Henry Vaughan - The Retreat
This poem dramatizes the conflict between the growing age and the hope to return back.
In this poem, Henry Vaughan presents a speaker, who uses metaphysical. Vaughan wants to retreat back to his childhood, which can be read as an escape of the corrupt adult world. While, on the other hand, Vaughan celebrates his perfect soul, before it "sinned." In lines 3-4, he says, "Before I understood this place / Appointed for my second race." This could not only mean a childhood state of innocence and ignorance, but his pre-conceived soul--a kind of Garden of Eden pre-fall state of grace.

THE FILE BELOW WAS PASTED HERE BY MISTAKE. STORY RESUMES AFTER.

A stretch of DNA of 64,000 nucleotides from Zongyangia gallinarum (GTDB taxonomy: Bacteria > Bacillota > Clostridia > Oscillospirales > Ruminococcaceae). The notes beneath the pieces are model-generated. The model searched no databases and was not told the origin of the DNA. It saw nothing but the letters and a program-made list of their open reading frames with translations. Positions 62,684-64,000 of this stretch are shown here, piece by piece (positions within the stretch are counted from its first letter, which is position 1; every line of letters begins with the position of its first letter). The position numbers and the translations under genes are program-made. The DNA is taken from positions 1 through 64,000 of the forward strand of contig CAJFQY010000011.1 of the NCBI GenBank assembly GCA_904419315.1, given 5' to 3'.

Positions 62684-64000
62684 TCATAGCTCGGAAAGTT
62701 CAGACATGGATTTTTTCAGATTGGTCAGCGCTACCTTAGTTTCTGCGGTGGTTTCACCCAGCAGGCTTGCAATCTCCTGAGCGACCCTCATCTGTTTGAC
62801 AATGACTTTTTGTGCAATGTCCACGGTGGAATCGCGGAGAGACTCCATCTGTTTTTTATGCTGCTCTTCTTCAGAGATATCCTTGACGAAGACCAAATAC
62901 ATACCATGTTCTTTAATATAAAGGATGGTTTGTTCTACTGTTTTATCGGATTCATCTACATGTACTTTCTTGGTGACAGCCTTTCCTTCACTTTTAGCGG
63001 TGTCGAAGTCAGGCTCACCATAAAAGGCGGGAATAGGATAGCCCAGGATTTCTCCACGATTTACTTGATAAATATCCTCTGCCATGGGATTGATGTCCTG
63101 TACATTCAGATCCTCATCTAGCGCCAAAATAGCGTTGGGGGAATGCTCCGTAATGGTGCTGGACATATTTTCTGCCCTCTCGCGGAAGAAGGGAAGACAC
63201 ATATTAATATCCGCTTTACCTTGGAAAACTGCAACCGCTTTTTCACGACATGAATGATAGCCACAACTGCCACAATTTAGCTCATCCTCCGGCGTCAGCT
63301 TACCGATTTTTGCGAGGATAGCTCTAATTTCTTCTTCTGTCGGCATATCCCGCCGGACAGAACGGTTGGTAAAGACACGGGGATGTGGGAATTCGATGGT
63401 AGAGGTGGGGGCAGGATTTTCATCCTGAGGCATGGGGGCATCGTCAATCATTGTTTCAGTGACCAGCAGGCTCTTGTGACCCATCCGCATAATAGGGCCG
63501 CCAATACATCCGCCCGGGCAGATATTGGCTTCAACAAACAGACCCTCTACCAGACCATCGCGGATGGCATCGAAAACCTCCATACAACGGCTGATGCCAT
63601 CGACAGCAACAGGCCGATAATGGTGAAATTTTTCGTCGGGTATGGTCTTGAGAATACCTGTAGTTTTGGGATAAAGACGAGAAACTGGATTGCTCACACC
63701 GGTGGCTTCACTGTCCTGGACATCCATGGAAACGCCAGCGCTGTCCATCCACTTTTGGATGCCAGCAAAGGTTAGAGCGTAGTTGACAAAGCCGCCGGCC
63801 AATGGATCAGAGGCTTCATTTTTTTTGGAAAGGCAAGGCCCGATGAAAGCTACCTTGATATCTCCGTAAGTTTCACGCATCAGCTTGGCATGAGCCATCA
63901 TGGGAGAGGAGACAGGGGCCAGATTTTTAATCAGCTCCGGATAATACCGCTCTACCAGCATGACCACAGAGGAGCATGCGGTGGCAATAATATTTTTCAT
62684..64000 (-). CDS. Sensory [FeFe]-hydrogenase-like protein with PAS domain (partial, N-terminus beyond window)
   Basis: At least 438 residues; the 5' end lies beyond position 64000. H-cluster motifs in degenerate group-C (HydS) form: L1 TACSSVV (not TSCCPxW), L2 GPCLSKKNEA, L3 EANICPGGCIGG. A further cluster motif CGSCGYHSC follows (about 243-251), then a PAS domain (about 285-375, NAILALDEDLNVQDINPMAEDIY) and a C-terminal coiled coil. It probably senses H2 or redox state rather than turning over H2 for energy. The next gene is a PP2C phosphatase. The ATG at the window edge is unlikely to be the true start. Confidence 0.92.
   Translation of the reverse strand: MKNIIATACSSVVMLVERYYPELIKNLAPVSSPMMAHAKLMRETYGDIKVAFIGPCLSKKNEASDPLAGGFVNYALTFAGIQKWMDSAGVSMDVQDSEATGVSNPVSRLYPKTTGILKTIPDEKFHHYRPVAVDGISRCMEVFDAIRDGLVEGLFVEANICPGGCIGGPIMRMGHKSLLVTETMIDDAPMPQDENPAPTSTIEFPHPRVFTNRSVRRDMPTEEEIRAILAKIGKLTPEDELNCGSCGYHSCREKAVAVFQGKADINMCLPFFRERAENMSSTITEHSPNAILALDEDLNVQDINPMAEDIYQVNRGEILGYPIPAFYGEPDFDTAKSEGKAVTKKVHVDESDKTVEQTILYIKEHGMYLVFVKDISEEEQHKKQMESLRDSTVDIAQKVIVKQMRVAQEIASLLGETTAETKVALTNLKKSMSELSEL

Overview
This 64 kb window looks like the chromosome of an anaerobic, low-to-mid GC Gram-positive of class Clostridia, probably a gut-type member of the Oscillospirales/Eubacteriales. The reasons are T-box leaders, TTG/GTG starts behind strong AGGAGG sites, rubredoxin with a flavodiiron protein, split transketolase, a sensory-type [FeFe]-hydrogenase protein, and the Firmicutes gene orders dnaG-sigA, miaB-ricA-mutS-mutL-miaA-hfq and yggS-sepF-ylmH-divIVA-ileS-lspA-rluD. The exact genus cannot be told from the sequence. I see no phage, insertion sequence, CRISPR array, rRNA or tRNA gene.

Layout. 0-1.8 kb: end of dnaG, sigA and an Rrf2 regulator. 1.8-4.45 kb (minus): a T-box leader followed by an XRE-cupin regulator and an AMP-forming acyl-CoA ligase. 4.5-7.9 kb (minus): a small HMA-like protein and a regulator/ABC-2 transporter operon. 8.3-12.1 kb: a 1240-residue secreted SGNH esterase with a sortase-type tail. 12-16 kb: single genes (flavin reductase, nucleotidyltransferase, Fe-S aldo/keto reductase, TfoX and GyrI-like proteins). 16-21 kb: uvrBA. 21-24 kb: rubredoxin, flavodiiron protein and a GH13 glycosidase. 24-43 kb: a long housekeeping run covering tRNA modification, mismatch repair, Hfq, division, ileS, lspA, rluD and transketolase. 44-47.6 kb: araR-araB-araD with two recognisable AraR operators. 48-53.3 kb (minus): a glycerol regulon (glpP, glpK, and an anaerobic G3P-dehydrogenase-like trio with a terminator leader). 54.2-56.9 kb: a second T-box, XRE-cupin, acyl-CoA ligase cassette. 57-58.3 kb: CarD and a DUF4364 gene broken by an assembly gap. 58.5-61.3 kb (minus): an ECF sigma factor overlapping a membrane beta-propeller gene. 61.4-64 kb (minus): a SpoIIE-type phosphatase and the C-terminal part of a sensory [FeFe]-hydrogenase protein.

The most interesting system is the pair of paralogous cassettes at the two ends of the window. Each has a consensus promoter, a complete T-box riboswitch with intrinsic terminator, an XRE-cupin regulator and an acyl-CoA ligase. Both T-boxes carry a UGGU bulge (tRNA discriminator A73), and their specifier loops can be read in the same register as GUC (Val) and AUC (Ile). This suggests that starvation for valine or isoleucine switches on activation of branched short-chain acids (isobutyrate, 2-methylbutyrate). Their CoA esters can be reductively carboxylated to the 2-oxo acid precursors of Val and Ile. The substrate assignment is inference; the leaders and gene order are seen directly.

It would seem in Christian theology that the best way for a grown man to attain heavenly perfection is to die and ascend to heaven, moving forward in age. But, Vaughan wants to go backward, to negate all his past sin and be washed clean from the start. Some men a forward motion love, But I by backward steps would move and when this dust falls to the urn, In that state I came, return.
Overall, Vaughan refutes the temporal and carnal. He champions his soul above the mind.